Decatur Hotels case
H-2B guest workers traveled to the United States from their home countries of Bolivia, Peru, and the Dominican Republic to perform guest services, housekeeping, maintenance, and other essential support functions in the hotel operations of the Defendants. Like thousands of other migrant laborers who have been lured to New Orleans in the aftermath of Hurricane Katrina, the workers in this case left their homes and families based on false promises of high earnings, stable jobs, and good living conditions.
In order to obtain the positions with the Defendants, the workers paid exorbitant sums of money, typically between $3,500 and $5,000, for travel, visa, and recruitment fees, as well as other costs associated with the workers' trips to the U.S. The Defendants' failure to reimburse the workers' money in their first week of work was a violation of the Fair Labor Standards Act and, as a result, the workers earned substantially less than the minimum wage in their first week of work.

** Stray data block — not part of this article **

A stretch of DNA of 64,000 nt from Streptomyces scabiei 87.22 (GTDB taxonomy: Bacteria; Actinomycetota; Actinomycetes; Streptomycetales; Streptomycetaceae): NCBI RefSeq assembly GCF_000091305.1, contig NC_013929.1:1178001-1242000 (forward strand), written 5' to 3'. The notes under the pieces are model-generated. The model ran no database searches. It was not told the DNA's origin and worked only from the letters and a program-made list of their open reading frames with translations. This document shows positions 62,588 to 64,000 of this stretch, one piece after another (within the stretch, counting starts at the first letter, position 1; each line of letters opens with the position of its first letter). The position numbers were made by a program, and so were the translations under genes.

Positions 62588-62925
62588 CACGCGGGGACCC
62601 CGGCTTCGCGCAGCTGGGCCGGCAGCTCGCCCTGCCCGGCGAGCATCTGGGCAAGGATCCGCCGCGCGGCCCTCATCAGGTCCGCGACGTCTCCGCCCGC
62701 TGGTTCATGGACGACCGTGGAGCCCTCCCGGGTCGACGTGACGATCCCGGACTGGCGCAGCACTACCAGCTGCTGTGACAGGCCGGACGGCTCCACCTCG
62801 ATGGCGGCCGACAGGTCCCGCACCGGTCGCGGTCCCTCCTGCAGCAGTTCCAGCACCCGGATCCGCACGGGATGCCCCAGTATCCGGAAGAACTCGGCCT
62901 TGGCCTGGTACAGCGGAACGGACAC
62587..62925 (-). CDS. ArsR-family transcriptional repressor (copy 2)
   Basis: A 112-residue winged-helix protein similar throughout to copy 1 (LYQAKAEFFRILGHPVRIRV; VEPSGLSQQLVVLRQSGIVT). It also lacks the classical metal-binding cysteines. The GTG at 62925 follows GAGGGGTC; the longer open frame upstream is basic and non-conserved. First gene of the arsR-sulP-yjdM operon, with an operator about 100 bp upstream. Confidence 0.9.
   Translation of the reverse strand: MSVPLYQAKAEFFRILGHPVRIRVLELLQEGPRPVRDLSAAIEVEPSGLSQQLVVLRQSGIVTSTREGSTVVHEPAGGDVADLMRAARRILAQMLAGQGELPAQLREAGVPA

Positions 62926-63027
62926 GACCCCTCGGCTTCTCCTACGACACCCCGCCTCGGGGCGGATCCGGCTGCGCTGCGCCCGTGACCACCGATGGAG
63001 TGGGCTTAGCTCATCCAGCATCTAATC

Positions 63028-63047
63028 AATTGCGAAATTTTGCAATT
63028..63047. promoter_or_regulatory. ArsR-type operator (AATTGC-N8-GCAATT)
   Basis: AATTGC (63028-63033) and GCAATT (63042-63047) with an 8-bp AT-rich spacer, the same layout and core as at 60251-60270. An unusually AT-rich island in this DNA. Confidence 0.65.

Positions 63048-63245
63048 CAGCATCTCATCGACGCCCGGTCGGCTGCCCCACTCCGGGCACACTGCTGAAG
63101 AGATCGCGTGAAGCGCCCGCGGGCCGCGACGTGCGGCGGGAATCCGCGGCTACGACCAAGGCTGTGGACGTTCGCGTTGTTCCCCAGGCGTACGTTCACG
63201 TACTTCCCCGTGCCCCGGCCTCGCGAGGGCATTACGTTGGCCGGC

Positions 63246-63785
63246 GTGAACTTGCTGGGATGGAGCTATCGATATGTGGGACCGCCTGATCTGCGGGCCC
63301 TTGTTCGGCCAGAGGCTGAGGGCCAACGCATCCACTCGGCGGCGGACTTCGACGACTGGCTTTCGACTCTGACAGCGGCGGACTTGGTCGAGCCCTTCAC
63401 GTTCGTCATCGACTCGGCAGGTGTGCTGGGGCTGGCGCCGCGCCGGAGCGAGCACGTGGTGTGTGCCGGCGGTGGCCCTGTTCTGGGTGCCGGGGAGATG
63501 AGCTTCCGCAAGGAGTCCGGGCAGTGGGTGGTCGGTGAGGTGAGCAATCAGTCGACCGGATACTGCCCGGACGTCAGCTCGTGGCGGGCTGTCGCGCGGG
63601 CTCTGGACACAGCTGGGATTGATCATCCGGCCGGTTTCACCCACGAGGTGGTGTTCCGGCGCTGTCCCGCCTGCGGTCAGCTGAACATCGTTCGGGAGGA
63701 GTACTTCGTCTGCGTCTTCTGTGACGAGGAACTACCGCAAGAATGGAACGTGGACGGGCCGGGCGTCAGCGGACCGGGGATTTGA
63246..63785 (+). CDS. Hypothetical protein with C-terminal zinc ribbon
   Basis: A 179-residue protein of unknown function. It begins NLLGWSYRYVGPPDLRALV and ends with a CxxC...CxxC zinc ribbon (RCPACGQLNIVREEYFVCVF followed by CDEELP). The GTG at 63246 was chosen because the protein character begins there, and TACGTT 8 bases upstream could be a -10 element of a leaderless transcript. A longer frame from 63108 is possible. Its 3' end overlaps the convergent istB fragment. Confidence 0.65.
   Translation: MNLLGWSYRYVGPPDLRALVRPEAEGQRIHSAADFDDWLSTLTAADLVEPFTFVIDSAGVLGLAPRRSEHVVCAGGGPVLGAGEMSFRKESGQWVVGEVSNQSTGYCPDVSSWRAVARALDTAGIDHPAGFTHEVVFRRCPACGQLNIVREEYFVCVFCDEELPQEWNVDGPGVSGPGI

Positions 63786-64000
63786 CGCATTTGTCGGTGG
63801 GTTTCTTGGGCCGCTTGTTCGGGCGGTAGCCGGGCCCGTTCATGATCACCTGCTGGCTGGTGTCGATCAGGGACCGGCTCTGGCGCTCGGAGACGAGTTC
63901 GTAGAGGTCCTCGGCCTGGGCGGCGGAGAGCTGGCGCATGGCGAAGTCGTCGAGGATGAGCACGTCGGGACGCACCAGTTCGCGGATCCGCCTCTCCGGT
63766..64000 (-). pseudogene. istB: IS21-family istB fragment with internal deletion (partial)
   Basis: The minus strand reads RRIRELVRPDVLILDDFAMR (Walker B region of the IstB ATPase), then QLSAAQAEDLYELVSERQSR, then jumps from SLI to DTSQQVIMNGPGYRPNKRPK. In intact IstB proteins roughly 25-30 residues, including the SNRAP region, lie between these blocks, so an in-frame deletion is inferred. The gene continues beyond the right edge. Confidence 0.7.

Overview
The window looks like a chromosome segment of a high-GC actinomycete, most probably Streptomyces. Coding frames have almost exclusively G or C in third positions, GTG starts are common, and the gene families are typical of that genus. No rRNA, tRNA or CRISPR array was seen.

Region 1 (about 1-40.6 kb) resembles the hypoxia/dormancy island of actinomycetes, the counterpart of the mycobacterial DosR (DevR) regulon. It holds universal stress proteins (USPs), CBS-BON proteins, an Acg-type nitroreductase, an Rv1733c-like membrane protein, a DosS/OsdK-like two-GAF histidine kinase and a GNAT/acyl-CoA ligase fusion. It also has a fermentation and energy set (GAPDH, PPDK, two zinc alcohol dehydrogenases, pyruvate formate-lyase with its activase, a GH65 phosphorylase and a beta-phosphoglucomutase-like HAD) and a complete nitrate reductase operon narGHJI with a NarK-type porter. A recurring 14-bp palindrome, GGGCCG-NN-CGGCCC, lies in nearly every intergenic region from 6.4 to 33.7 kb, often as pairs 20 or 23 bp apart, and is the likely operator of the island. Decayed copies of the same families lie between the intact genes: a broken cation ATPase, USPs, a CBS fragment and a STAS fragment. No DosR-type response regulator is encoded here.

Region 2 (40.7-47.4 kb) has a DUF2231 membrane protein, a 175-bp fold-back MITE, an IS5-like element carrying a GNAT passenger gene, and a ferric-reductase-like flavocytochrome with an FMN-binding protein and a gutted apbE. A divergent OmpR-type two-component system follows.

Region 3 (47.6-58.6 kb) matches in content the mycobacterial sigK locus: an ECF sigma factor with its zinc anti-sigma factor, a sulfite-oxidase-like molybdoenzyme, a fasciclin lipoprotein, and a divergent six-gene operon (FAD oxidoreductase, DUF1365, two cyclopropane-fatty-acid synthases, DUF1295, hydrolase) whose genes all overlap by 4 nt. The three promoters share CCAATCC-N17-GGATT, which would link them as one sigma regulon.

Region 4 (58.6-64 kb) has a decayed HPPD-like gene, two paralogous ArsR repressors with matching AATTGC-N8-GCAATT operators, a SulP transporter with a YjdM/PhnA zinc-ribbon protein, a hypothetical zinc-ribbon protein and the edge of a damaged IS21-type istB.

As a part of the application for obtaining certification to bring H-2B guestworkers to the United States, the Defendants certified to the U.S. government "qualified persons in the United States are not available" to fill the jobs. The Defendants made this assertion despite the fact that local U.S. workers, mostly African Americans, had previously worked in this industry in New Orleans and were available to do so again.